The microtubule-dependent motor centromere-associated protein E (CENP-E) is an integral component of kinetochore corona fibers that link centromeres to spindle microtubules.

Yao X, Anderson KL, Cleveland DW - J. Cell Biol. (1997)

Characterization of the affinity-purified CENP-E antibody HpX. (A) Schematic drawing of CENP-E denoting the region used  to generate HpX, a fragment of 70 kD recombinant polypeptide expressed in bacteria. (B) Specificity of affinity-purified HpX antibody.  Immunoblots of mitotic whole cell lysates (lane 2, 50 μg) and isolated chromosome scaffold (lane 4, 25 μg). The same materials were  separated in SDS-PAGE and stained with Coomassie blue (lanes 1 and 3). (C) Upper panels: CENP-E is accumulated in the cytoplasm  just before nuclear envelope breakdown. Indirect immunofluorescence image of HeLa cells stained with HpX antibody (upper left),  DAPI (upper middle) and human CREST sera (upper right). CREST sera stained centromeres in both early interphase cell (arrowheads) and late interphase cells (arrows). CENP-E signal appeared only in the late interphase cells (upper left, arrows). Interphase nuclei lack CENP-E staining (arrowheads). Lower panels: CENP-E is located to kinetochores as pairs of clearly resolved double dots  (lower left, arrows), while CREST sera mark centromeres as unresolved dots (lower right, arrowhead). Bars: (upper panels) 20 μm;  (lower panels) 10 μm.
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Related In: Results  -  Collection

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getmorefigures.php?uid=PMC2139792&req=5

Figure 1: Characterization of the affinity-purified CENP-E antibody HpX. (A) Schematic drawing of CENP-E denoting the region used to generate HpX, a fragment of 70 kD recombinant polypeptide expressed in bacteria. (B) Specificity of affinity-purified HpX antibody. Immunoblots of mitotic whole cell lysates (lane 2, 50 μg) and isolated chromosome scaffold (lane 4, 25 μg). The same materials were separated in SDS-PAGE and stained with Coomassie blue (lanes 1 and 3). (C) Upper panels: CENP-E is accumulated in the cytoplasm just before nuclear envelope breakdown. Indirect immunofluorescence image of HeLa cells stained with HpX antibody (upper left), DAPI (upper middle) and human CREST sera (upper right). CREST sera stained centromeres in both early interphase cell (arrowheads) and late interphase cells (arrows). CENP-E signal appeared only in the late interphase cells (upper left, arrows). Interphase nuclei lack CENP-E staining (arrowheads). Lower panels: CENP-E is located to kinetochores as pairs of clearly resolved double dots (lower left, arrows), while CREST sera mark centromeres as unresolved dots (lower right, arrowhead). Bars: (upper panels) 20 μm; (lower panels) 10 μm.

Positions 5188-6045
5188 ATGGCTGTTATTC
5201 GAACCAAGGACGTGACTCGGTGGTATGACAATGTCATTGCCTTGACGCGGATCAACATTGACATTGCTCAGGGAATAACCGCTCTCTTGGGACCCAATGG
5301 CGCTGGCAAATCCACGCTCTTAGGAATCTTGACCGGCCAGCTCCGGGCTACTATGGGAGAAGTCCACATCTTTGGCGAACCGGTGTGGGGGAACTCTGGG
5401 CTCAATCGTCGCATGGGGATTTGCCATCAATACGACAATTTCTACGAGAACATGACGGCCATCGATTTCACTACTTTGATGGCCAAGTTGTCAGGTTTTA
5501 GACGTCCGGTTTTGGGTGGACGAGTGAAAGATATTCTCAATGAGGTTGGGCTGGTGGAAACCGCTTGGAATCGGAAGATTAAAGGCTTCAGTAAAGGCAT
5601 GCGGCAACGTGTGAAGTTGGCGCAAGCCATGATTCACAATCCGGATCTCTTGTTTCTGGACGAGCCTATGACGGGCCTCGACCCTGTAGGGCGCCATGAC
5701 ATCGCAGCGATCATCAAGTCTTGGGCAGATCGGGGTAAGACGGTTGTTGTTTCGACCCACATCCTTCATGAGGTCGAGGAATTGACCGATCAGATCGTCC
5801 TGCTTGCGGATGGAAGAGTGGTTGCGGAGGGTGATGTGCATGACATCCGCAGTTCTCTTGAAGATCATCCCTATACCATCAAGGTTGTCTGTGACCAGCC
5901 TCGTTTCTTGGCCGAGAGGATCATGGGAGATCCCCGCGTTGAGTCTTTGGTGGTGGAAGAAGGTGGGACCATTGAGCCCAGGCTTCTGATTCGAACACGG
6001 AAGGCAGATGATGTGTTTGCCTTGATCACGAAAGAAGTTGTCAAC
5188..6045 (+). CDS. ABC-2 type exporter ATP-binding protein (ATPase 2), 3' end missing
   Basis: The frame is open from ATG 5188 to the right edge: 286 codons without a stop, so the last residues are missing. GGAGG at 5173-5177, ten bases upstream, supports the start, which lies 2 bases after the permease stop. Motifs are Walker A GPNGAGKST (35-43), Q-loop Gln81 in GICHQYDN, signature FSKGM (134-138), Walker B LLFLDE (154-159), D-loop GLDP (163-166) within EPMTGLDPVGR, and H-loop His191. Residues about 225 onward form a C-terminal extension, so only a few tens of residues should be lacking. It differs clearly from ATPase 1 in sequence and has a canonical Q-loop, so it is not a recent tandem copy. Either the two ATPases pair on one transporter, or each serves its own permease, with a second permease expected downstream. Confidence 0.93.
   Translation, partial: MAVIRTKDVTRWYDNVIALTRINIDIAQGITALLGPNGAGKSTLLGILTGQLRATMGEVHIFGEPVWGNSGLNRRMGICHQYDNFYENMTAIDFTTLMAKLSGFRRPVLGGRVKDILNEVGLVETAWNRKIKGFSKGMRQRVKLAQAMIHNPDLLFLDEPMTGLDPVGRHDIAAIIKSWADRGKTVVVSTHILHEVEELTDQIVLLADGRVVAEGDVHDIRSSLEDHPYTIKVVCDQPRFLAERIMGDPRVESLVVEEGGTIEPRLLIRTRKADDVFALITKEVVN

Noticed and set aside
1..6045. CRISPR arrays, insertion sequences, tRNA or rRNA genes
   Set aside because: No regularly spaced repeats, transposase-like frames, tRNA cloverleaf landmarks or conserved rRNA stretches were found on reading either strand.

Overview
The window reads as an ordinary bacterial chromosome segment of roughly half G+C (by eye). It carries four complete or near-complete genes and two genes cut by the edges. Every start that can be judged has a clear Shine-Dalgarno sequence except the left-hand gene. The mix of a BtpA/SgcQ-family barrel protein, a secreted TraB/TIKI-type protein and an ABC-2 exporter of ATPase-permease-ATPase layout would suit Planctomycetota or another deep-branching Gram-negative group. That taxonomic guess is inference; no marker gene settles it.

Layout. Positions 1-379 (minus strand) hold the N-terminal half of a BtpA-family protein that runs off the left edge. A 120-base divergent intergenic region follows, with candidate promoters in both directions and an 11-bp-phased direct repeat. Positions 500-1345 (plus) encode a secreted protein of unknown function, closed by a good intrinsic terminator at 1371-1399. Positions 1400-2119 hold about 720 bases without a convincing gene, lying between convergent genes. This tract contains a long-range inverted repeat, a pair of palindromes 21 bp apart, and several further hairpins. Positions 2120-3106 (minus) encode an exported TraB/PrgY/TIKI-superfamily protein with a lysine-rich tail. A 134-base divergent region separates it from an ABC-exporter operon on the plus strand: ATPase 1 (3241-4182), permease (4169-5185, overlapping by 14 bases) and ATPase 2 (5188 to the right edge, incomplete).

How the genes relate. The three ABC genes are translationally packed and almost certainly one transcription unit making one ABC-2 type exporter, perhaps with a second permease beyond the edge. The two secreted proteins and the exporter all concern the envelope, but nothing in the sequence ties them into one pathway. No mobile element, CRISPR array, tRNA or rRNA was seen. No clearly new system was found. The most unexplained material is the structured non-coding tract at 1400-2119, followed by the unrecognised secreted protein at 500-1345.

Mentions: Previous studies revealed cell cycle–regulated distribution of CENP-E and localization of CENP-E near the kinetochore region of mitotic chromosomes. To define more closely the location of CENP-E during kinetochore maturation into a trilaminar structure, a polyclonal antibody against a bacterially expressed portion of the rod domain of CENP-E (amino acids 955–1571, designated as HpX, illustrated in Fig. 1 A) was generated and affinity purified using an antigen-coupled Sepharose matrix. Protein immunoblot analysis revealed that the affinity-purified CENP-E antibody specifically recognized a single protein band of ∼310 kD in whole mitotic HeLa cell extracts and isolated chromosome scaffolds (Fig. 1 B, lanes 2 and 4, respectively). This 310-kD band was not recognized by preimmune serum. To verify further the specificity of this HpX antibody, CENP-E localization was visualized in HeLa cells using HpX antibody and a fluorescein-conjugated goat anti–rabbit secondary antibody (Fig. 1 C, upper left), while a human CREST anticentromere antibody that reacts primarily with CENP-B followed by a rhodamine-conjugated goat anti–human secondary antibody was used to identify the actual centromere (Fig. 1 C, upper right). This revealed that, in accord with previous reports (Yen et al., 1992; Brown et al., 1995), CENP-E accumulates in the cytoplasm of G2 cells (Fig. 1 C, upper left, arrows) but is absent from most interphase cells (arrowheads). At mitosis, CENP-E staining appears as pairs of clearly resolved double dots (lower left, arrows), while CREST centromere antigens are present as pairs of unresolved dots (Fig. 1 C, lower right, arrowhead).

Bottom Line: Centromere-associated protein E (CENP-E) is a kinesin-related microtubule motor protein that is essential for chromosome congression during mitosis.In congressing chromosomes, CENP-E is preferentially associated with (or accessible at) the stretched, leading kinetochore known to provide the primary power for chromosome movement.Taken together, this evidence strongly supports a model in which CENP-E functions in congression to tether kinetochores to the disassembling microtubule plus ends.

View Article: PubMed Central - PubMed

Affiliation: Laboratory of Cell Biology, Ludwig Institute for Cancer Research, School of Medicine, University of California, La Jolla, CA 92093-0660, USA.

ABSTRACT
Centromere-associated protein E (CENP-E) is a kinesin-related microtubule motor protein that is essential for chromosome congression during mitosis. Using immunoelectron microscopy, CENP-E is shown to be an integral component of the kinetochore corona fibers that tether centromeres to the spindle. Immediately upon nuclear envelope fragmentation, an associated plus end motor trafficks cytoplasmic CENP-E toward chromosomes along astral microtubules that enter the nuclear volume. Before or concurrently with initial lateral attachment of spindle microtubules, CENP-E targets to the outermost region of the developing kinetochores. After stable attachment, throughout chromosome congression, at metaphase, and throughout anaphase A, CENP-E is a constituent of the corona fibers, extending at least 50 nm away from the kinetochore outer plate and intertwining with spindle microtubules. In congressing chromosomes, CENP-E is preferentially associated with (or accessible at) the stretched, leading kinetochore known to provide the primary power for chromosome movement. Taken together, this evidence strongly supports a model in which CENP-E functions in congression to tether kinetochores to the disassembling microtubule plus ends.

Show MeSH
Related in: MedlinePlus